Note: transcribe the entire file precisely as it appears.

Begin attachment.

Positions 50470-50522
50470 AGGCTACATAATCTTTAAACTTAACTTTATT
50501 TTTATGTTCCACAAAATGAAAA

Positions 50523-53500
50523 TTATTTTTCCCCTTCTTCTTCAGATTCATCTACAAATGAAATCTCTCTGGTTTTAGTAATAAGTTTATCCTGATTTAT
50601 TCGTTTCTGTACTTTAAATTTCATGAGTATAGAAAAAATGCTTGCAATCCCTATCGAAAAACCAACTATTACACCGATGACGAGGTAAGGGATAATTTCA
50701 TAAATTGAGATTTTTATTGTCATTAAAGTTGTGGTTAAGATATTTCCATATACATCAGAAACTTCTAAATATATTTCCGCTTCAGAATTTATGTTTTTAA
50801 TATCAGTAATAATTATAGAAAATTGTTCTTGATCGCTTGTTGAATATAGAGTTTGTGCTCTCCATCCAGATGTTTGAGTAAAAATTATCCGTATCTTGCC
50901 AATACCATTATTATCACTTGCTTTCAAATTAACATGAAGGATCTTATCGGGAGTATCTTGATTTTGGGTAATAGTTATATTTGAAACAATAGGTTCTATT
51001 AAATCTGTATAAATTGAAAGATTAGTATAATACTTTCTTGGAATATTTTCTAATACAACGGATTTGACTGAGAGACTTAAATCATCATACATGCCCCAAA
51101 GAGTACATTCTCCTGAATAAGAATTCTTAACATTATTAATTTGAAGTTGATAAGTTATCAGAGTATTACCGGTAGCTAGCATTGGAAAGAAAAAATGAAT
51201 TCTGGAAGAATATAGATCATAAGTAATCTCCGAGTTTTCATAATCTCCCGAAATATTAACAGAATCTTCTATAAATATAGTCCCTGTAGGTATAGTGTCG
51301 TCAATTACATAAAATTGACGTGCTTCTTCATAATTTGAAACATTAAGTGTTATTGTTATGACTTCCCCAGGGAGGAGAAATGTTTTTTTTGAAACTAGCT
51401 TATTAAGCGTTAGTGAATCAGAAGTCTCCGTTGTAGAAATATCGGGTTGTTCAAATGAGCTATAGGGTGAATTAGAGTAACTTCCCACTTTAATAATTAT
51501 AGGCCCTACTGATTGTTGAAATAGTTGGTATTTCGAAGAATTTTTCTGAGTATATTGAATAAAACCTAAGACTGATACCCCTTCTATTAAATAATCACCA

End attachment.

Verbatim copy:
Positions 50470-50522
50470 AGGCTACATAATCTTTAAACTTAACTTTATT
50501 TTTATGTTCCACAAAATGAAAA

Positions 50523-53500
50523 TTATTTTTCCCCTTCTTCTTCAGATTCATCTACAAATGAAATCTCTCTGGTTTTAGTAATAAGTTTATCCTGATTTAT
50601 TCGTTTCTGTACTTTAAATTTCATGAGTATAGAAAAAATGCTTGCAATCCCTATCGAAAAACCAACTATTACACCGATGACGAGGTAAGGGATAATTTCA
50701 TAAATTGAGATTTTTATTGTCATTAAAGTTGTGGTTAAGATATTTCCATATACATCAGAAACTTCTAAATATATTTCCGCTTCAGAATTTATGTTTTTAA
50801 TATCAGTAATAATTATAGAAAATTGTTCTTGATCGCTTGTTGAATATAGAGTTTGTGCTCTCCATCCAGATGTTTGAGTAAAAATTATCCGTATCTTGCC
50901 AATACCATTATTATCACTTGCTTTCAAATTAACATGAAGGATCTTATCGGGAGTATCTTGATTTTGGGTAATAGTTATATTTGAAACAATAGGTTCTATT
51001 AAATCTGTATAAATTGAAAGATTAGTATAATACTTTCTTGGAATATTTTCTAATACAACGGATTTGACTGAGAGACTTAAATCATCATACATGCCCCAAA
51101 GAGTACATTCTCCTGAATAAGAATTCTTAACATTATTAATTTGAAGTTGATAAGTTATCAGAGTATTACCGGTAGCTAGCATTGGAAAGAAAAAATGAAT
51201 TCTGGAAGAATATAGATCATAAGTAATCTCCGAGTTTTCATAATCTCCCGAAATATTAACAGAATCTTCTATAAATATAGTCCCTGTAGGTATAGTGTCG
51301 TCAATTACATAAAATTGACGTGCTTCTTCATAATTTGAAACATTAAGTGTTATTGTTATGACTTCCCCAGGGAGGAGAAATGTTTTTTTTGAAACTAGCT
51401 TATTAAGCGTTAGTGAATCAGAAGTCTCCGTTGTAGAAATATCGGGTTGTTCAAATGAGCTATAGGGTGAATTAGAGTAACTTCCCACTTTAATAATTAT
51501 AGGCCCTACTGATTGTTGAAATAGTTGGTATTTCGAAGAATTTTTCTGAGTATATTGAATAAAACCTAAGACTGATACCCCTTCTATTAAATAATCACCA